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Views of cascading water through green valleys or off rocky cliffs are the rewards for many hikes in the TN/VA/NC region. Below are links to hikes categorized as having a waterfall feature.

Favorite hikes can be found in the ClubWIKI:TopsList.

WARNING!!! Please be cautious around waterfalls as the rocks and footpaths are very slippery. People have fallen to their deaths from waterfalls.
Do not climb rocks around the waterfalls.
Do not cross a stream or swim at the top of a waterfall.
Also be careful swimming at the bottom of plunge waters as the currents can drag you under.
These warnings are not casual as the last two played role in this July 2011 death.

Let's learn a bit about these geological beauties.
Types of Waterfalls.jpg

The types are classified by how the water decends and contacts the underlying rock.
Block: Water descends from a relatively wide stream or river. Water descends a series of rock steps.
Fan: Water spreads horizontally as it descends while remaining in contact with bedrock.
Horsetail: Descending water maintains some contact with bedrock.
Plunge: Water descends vertically, losing contact with the bedrock surface.
Punchbowl: Water descends in a constricted form, then spreads out in a wider pool.
Segmented: Distinctly separate flows of water form as it descends.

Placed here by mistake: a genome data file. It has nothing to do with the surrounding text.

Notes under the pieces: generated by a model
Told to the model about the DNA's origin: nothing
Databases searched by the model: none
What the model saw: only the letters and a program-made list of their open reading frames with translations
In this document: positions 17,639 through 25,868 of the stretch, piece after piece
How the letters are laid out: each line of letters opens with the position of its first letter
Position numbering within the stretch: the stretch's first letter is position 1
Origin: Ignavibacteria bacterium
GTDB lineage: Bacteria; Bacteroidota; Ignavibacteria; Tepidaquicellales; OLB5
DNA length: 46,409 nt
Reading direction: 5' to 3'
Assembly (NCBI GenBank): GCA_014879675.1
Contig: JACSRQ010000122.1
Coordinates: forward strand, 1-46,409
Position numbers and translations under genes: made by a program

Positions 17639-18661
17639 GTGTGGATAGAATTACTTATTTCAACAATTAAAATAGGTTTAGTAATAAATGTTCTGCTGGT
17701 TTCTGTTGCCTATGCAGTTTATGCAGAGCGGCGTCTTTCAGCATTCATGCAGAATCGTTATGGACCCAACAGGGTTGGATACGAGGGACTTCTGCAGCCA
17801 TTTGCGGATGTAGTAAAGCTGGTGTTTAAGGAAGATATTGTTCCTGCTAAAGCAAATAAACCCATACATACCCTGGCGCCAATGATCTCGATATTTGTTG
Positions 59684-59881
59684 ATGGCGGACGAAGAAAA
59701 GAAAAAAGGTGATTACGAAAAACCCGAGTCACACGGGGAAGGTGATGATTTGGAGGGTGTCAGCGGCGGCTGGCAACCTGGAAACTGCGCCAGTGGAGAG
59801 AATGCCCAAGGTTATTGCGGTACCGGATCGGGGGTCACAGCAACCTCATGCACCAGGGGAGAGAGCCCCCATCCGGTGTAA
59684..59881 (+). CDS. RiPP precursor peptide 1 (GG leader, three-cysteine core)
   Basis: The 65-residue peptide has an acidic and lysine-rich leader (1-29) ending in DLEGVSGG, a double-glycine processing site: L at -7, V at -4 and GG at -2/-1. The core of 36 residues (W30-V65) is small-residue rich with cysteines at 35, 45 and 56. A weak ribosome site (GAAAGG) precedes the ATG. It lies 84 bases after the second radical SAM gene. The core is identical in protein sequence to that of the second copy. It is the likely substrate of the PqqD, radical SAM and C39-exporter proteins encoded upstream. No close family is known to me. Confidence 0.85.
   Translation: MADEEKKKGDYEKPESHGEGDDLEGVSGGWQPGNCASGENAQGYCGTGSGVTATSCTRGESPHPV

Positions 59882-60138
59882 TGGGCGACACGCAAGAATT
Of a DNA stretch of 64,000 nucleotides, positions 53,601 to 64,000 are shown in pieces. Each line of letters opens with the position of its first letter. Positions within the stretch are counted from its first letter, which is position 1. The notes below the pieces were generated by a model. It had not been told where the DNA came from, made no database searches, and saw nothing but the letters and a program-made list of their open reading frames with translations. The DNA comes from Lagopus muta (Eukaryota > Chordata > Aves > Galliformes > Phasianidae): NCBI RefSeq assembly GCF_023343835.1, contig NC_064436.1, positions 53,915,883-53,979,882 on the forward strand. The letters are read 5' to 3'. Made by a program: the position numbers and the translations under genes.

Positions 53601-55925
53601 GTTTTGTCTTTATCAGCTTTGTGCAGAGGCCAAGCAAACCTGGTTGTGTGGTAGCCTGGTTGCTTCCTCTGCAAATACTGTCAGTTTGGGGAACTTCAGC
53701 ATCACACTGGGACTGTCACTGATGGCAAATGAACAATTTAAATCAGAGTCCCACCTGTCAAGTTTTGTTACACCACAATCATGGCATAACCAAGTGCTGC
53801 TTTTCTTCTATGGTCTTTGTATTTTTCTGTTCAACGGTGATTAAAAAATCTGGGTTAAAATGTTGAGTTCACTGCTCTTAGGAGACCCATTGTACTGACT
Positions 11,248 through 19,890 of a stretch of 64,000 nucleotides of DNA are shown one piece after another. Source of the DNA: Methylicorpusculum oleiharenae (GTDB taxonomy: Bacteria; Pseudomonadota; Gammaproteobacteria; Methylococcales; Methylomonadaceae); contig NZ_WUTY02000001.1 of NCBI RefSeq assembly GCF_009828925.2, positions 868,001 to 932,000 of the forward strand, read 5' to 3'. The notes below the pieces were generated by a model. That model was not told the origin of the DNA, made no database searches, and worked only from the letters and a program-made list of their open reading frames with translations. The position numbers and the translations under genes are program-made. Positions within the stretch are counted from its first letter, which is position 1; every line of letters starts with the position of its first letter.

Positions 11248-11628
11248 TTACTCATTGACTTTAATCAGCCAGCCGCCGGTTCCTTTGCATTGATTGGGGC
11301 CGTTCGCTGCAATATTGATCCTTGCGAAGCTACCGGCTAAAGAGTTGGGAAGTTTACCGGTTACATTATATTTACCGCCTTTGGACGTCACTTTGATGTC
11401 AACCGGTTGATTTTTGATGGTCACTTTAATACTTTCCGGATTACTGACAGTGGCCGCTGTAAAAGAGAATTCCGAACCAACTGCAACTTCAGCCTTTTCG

Tiered: Water drops in a series of distinct steps or falls.

In this region, the best time of the year to view waterfalls depends on what you want to see. Spring is good for heavy flows after rain. Summer will have the forest in full leaf. Winter is great for frozen cascades.

Many of the hikes are up into the creek gorges, so you need a water crossing strategy. Barefoot is generally NOT a good idea due to sharp rocks and unfortunately some broken glass, thus water shoes that you can quickly change into are needed. A small towel is then nice to dry off before switching back to your normal day hiking shoes. A hiking stick or trekking poles are good for stability in the stream. (And watch for snakes!)

Other websites to reference for area waterfalls:
Rich Stevenson's NC Waterfalls [ncwaterfalls]
Randy Gardner's waterfall photo site [waterfall picture guide] which also has recommendations picture taking